The famous Claddagh jewelry design, which features a heart with a crown on top, held by two hands, is most commonly attributed to a Galway man named Richard Joyce. He is said to have created it as a tribute to his Irish love while being held prisoner in Algiers in the early 1800’s. Joyce was allegedly captured on the high seas and sold into slavery to a Moorish goldsmith in Algiers. He was apparently in impressive slave. After learning the jewelry craft, his master offered him half his wealth and the hand of his daughter in marriage. But when William III was able to obtain the release of all British and Irish prisoners held in Algiers, Joyce turned down his master’s offer and returned to marry is love in Galway.
But other legends have been attached to the Claddagh design as well. One tells of an Irish prince who fell in love with a servant and then created the classic design with hands representing friendship, a crown for loyalty and a heart to express his love of the girl. The prince’s father was supposedly so move by the show of love that he blessed the union between his son and the servant.
The Joyce clan of Galway figures in another, more fanciful legend of the Claddagh design. According to it, Margareth Joyce married a Spanish merchant and followed him to Spain. Upon his death she inherited his considerable fortune. Margareth returned to her native Ireland to marry Galway’s mayor. With her first husband’s money, she paid for the creation of several bridges throughout Connacht. An eagle is said to have dropped the first Claddagh ring into her lap as a thanks from the heavens.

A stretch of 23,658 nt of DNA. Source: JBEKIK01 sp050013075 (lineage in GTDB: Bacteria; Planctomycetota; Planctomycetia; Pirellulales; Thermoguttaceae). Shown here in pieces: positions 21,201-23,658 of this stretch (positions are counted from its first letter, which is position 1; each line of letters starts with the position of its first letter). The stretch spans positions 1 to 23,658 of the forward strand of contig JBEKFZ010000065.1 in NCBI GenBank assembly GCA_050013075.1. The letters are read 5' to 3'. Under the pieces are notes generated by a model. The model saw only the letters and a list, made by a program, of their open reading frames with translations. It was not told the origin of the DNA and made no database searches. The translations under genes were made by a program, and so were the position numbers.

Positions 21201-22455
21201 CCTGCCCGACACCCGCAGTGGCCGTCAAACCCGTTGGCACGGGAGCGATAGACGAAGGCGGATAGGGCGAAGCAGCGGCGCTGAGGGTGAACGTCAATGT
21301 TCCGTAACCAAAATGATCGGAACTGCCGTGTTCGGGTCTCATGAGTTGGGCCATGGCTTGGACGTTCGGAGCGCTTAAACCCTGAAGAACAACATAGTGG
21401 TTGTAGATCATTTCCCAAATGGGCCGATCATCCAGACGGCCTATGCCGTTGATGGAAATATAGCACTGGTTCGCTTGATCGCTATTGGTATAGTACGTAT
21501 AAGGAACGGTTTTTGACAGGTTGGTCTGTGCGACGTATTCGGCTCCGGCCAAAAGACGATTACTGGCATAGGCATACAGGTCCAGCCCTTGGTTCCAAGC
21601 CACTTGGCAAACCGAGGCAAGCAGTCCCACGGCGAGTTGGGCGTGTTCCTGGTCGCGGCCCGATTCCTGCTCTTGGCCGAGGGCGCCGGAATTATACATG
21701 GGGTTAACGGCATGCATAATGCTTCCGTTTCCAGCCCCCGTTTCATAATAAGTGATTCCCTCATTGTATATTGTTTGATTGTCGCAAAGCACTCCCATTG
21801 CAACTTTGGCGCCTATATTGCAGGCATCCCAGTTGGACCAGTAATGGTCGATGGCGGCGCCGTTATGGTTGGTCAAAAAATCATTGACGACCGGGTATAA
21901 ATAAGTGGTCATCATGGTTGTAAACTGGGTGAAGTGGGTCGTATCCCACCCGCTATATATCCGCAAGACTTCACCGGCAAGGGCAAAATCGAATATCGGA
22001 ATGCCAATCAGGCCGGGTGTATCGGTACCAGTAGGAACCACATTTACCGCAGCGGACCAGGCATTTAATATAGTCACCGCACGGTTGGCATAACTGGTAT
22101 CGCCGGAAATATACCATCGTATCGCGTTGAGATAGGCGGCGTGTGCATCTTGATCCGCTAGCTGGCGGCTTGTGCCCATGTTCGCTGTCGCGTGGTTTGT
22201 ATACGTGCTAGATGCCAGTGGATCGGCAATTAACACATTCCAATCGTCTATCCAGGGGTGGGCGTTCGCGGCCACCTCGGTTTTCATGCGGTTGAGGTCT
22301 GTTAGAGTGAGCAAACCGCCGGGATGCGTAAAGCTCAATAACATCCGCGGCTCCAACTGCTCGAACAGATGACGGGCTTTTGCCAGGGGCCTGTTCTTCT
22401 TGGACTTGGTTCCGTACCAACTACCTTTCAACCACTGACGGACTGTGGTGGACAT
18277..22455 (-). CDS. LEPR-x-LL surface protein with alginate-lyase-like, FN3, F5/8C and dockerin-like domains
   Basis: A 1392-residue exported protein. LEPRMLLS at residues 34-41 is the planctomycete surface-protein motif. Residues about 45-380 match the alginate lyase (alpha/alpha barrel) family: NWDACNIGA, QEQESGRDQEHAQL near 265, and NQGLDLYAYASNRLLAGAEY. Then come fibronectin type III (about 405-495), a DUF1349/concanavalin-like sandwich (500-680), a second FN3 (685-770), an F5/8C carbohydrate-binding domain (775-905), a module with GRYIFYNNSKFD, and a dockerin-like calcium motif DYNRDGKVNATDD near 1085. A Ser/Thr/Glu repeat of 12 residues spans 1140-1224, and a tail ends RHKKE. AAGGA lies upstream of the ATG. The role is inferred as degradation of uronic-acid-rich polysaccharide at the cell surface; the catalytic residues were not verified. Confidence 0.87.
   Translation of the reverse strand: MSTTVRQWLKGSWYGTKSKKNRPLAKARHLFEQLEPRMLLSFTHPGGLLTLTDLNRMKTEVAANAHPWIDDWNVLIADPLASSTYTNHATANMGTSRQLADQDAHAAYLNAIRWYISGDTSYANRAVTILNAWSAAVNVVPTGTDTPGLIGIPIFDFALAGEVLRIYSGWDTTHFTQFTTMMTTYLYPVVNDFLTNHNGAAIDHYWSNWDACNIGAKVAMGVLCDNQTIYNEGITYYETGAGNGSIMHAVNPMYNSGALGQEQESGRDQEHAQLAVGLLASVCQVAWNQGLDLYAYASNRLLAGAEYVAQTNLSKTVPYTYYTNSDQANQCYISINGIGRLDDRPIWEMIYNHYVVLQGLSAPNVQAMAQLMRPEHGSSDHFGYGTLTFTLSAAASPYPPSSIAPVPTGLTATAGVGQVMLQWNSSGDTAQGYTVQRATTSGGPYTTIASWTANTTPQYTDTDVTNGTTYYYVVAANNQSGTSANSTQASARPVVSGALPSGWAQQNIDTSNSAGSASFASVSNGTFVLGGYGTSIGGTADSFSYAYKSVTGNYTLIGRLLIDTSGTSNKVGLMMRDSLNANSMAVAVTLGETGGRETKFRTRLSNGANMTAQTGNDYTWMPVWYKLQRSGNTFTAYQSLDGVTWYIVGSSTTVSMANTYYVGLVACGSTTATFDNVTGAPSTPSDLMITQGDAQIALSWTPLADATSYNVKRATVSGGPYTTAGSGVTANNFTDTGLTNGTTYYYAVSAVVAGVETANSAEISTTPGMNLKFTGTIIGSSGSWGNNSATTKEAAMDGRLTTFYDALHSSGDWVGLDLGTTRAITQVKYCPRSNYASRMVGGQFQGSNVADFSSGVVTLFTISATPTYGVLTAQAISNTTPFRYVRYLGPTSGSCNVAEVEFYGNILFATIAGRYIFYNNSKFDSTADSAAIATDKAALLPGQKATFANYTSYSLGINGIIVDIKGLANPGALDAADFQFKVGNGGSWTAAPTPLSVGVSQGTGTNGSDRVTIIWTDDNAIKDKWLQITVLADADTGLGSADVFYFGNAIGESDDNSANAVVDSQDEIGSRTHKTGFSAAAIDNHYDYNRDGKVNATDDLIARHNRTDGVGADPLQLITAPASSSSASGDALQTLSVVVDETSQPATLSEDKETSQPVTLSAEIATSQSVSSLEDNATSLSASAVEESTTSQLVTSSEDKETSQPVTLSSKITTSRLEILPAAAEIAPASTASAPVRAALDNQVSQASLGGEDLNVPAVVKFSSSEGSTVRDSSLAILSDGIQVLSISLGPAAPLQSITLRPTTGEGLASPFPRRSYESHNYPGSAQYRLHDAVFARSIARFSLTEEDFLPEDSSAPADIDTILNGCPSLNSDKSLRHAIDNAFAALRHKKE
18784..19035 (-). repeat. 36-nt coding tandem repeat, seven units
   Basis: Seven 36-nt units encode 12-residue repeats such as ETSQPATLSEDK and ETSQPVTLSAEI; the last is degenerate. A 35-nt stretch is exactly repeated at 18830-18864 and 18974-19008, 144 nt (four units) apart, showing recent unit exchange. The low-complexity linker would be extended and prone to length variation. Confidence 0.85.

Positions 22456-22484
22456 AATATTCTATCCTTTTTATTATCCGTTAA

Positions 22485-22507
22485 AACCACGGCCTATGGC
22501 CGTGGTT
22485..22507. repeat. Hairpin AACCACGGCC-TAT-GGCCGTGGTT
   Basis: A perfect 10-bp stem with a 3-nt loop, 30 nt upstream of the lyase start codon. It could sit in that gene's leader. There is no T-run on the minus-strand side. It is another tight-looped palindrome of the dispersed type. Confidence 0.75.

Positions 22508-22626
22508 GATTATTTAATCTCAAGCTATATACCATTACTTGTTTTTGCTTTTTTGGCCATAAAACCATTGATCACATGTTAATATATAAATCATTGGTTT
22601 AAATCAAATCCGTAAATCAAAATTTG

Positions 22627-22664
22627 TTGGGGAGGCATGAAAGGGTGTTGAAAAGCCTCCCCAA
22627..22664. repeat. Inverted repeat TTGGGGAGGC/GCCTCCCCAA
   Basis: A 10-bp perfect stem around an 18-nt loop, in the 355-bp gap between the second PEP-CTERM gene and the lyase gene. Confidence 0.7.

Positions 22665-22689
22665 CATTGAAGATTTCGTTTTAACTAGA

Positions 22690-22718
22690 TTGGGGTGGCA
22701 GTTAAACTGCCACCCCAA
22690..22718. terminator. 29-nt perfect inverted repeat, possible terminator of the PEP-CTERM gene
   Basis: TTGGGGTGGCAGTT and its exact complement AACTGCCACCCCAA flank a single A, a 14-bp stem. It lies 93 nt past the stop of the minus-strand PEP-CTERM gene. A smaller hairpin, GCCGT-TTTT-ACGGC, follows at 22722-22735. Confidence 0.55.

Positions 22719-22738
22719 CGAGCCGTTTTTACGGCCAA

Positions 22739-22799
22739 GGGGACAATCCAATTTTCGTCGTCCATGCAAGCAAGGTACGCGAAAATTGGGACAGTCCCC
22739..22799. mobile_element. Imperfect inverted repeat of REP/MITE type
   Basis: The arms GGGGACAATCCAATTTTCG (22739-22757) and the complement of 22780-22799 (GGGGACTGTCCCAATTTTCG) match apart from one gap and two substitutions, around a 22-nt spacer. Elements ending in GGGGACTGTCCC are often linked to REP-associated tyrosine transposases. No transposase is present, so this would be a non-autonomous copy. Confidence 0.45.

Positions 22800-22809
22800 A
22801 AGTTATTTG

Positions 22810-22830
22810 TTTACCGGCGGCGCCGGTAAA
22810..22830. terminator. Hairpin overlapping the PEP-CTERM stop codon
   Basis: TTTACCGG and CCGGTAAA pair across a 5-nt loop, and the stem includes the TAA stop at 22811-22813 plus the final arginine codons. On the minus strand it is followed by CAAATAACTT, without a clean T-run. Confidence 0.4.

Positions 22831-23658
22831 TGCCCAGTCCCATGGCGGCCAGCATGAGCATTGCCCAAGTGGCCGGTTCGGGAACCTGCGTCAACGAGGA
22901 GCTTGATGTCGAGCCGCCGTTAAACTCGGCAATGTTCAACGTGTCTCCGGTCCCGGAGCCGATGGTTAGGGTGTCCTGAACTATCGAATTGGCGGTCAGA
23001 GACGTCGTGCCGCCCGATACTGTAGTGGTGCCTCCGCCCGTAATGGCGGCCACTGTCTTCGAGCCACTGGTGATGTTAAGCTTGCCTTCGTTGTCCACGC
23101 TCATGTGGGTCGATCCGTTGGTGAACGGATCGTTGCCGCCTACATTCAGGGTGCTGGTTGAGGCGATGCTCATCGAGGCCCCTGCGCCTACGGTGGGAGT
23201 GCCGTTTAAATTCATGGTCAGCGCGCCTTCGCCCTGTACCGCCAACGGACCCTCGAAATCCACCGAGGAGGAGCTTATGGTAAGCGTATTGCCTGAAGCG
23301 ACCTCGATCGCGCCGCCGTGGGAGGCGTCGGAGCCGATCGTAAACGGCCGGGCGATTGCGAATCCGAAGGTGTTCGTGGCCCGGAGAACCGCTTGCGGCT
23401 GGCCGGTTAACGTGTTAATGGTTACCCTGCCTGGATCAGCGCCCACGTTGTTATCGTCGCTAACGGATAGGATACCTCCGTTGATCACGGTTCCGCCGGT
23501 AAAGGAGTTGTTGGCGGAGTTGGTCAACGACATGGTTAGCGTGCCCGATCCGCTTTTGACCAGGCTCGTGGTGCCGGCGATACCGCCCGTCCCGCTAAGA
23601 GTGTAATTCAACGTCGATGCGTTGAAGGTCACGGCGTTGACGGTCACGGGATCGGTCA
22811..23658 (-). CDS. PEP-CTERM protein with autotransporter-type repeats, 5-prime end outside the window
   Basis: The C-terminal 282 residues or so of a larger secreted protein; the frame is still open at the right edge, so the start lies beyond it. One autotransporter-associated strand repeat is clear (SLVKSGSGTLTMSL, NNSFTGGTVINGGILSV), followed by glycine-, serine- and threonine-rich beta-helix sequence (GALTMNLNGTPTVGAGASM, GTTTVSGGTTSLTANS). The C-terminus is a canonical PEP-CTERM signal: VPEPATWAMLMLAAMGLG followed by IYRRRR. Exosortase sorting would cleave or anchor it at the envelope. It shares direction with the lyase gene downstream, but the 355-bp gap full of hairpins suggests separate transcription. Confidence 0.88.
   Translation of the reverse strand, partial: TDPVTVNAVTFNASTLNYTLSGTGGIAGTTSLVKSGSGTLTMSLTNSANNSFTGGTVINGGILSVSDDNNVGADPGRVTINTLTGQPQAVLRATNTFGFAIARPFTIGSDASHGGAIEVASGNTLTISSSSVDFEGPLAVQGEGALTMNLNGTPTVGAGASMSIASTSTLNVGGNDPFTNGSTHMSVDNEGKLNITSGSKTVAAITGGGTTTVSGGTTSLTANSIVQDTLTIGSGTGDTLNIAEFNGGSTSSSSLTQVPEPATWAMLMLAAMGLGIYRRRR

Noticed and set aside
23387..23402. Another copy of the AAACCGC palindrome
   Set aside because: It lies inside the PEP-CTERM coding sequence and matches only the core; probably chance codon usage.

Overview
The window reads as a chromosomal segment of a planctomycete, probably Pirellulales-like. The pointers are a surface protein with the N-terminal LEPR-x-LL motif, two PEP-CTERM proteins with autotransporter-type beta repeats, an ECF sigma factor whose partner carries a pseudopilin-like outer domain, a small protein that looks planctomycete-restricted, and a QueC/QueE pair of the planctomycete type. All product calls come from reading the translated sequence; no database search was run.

A variety of explanations have risen up around the famous “heart and hands" Claddagh design:
Fishermen of the Claddagh created the design as a signal to be put on sails and the sides of their fishing ships. Anyone found fishing in their waters off Galway without the signal would be put to death. It was then known as the symbol of the “fishing Kings of Claddagh."
Dublin City had it-s own “Fenian Claddagh" design, which included the familiar heart and hands, but no crown.
One legend links the Claddagh design to the Holy Trinity imagery of the traditional Irish shamrock. According to it, the crown represents the holy father, the left hand the son of God and the right hand the Holy Ghost.